The upheaval took place on a critical day for City Hall. The council cast a number of other high-profile votes, reelecting Krekorian as its president and approving a one-month extension of the city’s COVID-19 eviction moratorium.

It was also the first time five new council members took their seats around the chamber’s horseshoe, and their last meeting before their winter recess.

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At times, council members appeared to be engaged in a cat-and-mouse game with De León, with some determined to say out of whatever room he was in.

De León entered City Hall shortly before noon, escorted by several police officers. On his way in, he told a reporter that the council needed to pass the mayor’s emergency order, noting that his district has the “largest homeless population in the country.”

“We have millions of folks who go to work every day with folks that they don’t like and they still get up every morning and go to work,” he said. “We just got to get back to work.”

Once De León was in his chair, council members walked out of the chamber. Protesters angrily yelled for De León to leave, and his supporters chanted his name and “Sí, se puede.”

Krekorian called for a recess and then quietly conferred with De León for more than 15 minutes, as screams from protesters intermittently echoed throughout the room. Krekorian then exited the chamber, leaving De León alone at the horseshoe.

Two people talk.
City Councilmember Kevin De León, left, confers with Council President Paul Krekorian at the council meeting Tuesday.
(Brian van der Brug / Los Angeles Times)

De León remained at his seat in the chamber for about an hour, occasionally conferring with staff members amid periodic outbursts from the thinning crowd.

He finally left the room a little after 1 p.m., sparking competing chants from his supporters and detractors. He then went into a back room with Krekorian.

With De León out of the room, other council members eventually filed back in, and the meeting soon reconvened. But then De León reentered, spurring Soto-Martinez and Councilmember Eunisses Hernandez to leave the room once again.

De León left his chair soon afterward, heading again to the back room. Soto-Martinez and Hernandez returned to their seats.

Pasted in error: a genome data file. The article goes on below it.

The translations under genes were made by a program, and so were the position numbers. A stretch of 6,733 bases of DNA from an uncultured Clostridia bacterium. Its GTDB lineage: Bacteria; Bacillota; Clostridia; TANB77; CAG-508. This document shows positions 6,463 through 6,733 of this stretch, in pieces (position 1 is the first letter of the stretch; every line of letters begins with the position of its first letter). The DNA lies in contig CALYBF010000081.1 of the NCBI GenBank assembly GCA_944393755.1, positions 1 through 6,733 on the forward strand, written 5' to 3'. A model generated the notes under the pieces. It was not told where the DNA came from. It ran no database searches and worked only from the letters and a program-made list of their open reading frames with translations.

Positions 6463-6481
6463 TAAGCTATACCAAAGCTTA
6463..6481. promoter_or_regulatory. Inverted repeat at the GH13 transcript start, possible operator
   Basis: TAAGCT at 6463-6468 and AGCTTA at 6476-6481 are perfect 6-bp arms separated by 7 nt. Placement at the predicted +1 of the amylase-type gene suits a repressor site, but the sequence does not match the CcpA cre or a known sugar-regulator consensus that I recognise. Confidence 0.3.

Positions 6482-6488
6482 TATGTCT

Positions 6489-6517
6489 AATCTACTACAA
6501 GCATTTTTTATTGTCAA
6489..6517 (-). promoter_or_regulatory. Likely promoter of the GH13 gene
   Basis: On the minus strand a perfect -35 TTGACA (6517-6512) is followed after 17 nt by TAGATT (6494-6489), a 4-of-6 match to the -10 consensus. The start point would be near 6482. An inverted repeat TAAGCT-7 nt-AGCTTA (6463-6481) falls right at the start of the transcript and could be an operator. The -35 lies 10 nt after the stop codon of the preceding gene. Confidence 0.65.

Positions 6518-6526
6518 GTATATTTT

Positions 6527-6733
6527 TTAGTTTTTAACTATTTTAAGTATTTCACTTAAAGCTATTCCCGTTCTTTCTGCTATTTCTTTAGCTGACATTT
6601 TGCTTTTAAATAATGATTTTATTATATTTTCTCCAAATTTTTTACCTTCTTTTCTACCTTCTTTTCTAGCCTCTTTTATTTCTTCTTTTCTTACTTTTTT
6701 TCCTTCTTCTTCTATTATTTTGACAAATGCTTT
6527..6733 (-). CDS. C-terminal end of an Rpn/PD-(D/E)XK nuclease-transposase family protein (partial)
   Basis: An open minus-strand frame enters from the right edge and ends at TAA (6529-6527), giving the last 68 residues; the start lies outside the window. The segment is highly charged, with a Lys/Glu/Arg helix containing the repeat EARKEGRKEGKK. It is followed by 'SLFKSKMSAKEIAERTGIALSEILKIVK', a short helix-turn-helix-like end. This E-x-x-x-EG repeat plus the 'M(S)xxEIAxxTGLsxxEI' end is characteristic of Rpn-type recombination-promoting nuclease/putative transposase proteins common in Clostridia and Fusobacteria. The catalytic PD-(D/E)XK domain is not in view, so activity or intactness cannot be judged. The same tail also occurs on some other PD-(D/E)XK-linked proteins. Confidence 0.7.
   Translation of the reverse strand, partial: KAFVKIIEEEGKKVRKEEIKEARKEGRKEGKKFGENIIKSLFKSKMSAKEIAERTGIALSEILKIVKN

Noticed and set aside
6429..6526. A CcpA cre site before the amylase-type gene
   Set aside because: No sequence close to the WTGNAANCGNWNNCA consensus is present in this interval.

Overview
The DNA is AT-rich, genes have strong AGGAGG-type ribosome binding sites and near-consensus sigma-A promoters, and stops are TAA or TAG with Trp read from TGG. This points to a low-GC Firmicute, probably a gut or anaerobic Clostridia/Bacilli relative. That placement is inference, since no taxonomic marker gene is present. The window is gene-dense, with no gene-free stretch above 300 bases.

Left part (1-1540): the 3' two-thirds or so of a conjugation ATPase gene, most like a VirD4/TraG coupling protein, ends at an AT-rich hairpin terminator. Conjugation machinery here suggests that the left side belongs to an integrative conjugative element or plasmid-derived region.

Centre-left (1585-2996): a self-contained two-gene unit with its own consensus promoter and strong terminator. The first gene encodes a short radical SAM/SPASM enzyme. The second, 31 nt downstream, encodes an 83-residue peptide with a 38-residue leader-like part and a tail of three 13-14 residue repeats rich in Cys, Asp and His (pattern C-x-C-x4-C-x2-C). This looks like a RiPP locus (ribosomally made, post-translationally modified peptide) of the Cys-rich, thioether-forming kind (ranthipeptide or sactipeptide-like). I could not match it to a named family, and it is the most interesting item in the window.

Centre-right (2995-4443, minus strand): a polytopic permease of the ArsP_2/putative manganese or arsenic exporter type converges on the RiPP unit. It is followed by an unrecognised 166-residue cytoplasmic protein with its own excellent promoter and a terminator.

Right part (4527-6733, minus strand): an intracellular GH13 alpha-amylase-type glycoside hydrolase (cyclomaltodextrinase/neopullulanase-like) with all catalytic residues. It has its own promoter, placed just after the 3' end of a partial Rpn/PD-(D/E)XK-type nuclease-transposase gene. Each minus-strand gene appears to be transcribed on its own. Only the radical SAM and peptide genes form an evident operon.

Some people at the council meeting expressed support for De León and frustration at disruptions. Juan Jose Gutierrez, a business owner who lives in De Leon’s district, began shouting in support as others in the council called on the councilman to resign.

“We’re sick of these professional agitators,” Gutierrez told The Times. Those angry at the councilman should go through the process of seeking a recall of De Leon, he said.

A person speaks at a lectern.
Mayor Karen Bass makes her inaugural address Sunday in Los Angeles.
(Jason Armond / Los Angeles Times)
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Bass declared a state of emergency on homelessness after taking office Monday, which needed a City Council vote to go into effect. The declaration will allow her to spend money on services and facilities to assist L.A.’s unhoused population without competitive bidding or council approval.

Embattled L.A. City Councilmember Kevin de León remains defiant after an altercation with activists during a holiday event.

Dec. 11, 2022

Talking to reporters after the vote, Krekorian said it would have been a “horrible disservice” to both Bass and the city’s 40,000 unhoused individuals if the council failed to sign off on the emergency order.

“This is a great example of why this council must continue to do its work, no matter what,” he said.

After the meeting, council members joined other city officials at an outdoor reception for the council’s five newly elected members, where attendees ate chocolate crepes and listened to classic oldies, including those from Earth, Wind & Fire.

Bass showed up partway through the event to thank the council for approving her emergency declaration.

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“This is a monumental day for the city of Los Angeles,” she said in a separate statement on the vote.